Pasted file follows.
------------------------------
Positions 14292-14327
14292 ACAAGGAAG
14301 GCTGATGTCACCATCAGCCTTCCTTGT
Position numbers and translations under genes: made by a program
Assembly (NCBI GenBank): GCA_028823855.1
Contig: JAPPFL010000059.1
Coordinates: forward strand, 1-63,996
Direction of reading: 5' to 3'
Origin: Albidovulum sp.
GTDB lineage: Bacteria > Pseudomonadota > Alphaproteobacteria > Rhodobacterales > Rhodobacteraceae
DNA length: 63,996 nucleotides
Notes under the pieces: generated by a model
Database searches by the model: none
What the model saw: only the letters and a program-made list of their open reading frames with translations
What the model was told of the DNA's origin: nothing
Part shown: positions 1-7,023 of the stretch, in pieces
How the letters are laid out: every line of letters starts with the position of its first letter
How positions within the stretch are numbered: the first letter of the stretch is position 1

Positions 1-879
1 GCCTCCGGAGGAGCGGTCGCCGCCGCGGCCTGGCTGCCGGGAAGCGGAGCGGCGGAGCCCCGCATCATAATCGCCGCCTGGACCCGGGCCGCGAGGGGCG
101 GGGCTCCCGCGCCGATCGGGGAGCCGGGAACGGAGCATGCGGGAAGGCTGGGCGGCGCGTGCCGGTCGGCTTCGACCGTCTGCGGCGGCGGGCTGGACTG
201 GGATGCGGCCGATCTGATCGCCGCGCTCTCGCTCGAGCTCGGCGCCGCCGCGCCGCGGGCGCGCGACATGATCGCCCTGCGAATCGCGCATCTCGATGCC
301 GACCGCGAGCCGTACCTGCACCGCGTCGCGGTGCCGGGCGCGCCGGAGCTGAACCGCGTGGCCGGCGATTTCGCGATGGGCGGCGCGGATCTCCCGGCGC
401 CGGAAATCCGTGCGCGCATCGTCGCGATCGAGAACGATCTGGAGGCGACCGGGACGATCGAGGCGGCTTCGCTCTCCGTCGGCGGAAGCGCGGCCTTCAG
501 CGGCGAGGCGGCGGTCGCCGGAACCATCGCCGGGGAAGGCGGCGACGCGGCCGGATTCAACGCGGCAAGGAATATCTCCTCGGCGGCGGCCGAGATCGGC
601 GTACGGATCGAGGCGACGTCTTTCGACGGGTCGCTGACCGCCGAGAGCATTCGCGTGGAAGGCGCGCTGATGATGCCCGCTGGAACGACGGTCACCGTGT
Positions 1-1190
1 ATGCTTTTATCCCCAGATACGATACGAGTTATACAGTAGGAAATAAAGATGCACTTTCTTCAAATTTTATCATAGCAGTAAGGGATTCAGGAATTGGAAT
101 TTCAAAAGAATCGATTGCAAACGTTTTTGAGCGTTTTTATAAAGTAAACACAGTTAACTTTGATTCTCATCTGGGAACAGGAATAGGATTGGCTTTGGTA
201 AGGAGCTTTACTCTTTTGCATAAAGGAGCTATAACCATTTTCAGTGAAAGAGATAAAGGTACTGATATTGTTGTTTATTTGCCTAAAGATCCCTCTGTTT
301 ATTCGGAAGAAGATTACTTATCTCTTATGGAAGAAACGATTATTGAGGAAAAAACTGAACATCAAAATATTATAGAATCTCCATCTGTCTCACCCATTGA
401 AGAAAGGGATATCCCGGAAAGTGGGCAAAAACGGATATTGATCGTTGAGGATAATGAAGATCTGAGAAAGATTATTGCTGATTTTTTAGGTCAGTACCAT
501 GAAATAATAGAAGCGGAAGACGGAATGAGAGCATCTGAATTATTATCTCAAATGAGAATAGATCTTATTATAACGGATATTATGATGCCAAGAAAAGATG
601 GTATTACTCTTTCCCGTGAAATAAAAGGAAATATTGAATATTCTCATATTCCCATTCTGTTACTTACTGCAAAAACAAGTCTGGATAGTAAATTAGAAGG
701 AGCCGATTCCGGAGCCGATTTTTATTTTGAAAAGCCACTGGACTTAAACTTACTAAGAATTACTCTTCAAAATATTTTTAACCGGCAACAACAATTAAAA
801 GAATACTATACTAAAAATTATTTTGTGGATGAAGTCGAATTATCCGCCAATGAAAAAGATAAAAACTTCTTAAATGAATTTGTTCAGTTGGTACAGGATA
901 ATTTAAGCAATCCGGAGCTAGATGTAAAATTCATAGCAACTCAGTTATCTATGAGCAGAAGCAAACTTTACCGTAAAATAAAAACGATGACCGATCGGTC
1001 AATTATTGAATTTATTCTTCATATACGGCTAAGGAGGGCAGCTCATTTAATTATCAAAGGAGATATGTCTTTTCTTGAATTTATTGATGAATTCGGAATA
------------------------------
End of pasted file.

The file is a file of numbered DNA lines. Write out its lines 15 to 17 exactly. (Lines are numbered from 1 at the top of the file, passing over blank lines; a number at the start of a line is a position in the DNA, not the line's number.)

What the model was told of the DNA's origin: nothing
Part shown: positions 1-7,023 of the stretch, in pieces
How the letters are laid out: every line of letters starts with the position of its first letter